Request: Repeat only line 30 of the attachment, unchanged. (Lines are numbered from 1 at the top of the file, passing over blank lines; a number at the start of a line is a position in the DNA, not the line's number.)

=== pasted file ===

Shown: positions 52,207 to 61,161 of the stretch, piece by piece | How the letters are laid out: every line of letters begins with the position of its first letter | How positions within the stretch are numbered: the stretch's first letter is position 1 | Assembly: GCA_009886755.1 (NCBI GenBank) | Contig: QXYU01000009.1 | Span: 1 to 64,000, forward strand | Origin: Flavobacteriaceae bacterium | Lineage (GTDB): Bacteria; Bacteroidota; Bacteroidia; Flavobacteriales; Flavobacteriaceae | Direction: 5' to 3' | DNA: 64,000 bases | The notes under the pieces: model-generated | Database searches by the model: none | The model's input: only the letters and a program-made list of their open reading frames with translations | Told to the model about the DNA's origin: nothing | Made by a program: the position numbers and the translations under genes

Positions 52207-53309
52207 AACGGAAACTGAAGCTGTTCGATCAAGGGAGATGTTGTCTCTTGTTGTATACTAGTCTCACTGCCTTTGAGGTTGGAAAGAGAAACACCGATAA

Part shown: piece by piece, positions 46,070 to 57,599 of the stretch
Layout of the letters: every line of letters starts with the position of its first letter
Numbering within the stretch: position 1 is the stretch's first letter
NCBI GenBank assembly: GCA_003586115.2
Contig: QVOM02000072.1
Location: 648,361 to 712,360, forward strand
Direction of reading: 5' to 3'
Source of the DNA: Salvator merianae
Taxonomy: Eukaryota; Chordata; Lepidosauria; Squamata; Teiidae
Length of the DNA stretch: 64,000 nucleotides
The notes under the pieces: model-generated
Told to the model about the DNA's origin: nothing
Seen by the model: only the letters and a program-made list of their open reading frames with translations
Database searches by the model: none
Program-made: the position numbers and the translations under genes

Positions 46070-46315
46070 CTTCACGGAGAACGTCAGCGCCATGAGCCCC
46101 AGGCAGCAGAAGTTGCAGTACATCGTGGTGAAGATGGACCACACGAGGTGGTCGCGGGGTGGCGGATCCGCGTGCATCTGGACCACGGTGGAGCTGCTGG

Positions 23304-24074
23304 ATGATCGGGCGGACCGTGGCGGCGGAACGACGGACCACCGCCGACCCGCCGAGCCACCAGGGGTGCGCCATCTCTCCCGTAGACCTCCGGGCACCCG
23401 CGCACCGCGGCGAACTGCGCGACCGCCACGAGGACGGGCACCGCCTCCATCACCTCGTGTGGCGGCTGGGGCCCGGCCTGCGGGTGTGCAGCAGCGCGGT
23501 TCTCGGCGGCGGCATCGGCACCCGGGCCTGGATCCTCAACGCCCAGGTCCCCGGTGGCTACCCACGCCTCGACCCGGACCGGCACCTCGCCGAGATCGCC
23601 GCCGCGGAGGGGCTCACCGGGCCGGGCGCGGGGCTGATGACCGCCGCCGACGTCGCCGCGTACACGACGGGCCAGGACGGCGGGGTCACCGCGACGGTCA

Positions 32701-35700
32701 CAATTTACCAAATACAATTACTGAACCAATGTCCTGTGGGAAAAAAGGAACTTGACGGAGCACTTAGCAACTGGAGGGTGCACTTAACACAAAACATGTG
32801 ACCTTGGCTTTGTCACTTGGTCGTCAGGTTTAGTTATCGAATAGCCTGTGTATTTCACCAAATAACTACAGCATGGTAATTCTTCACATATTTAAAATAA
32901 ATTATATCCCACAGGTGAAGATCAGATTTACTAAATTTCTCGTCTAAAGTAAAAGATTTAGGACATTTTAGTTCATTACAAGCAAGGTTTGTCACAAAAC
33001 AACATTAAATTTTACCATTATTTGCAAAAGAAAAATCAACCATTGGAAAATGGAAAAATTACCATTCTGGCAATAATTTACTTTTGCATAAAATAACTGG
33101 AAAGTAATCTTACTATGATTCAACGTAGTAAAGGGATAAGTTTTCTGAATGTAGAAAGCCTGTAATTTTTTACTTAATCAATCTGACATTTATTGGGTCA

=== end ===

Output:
32901 ATTATATCCCACAGGTGAAGATCAGATTTACTAAATTTCTCGTCTAAAGTAAAAGATTTAGGACATTTTAGTTCATTACAAGCAAGGTTTGTCACAAAAC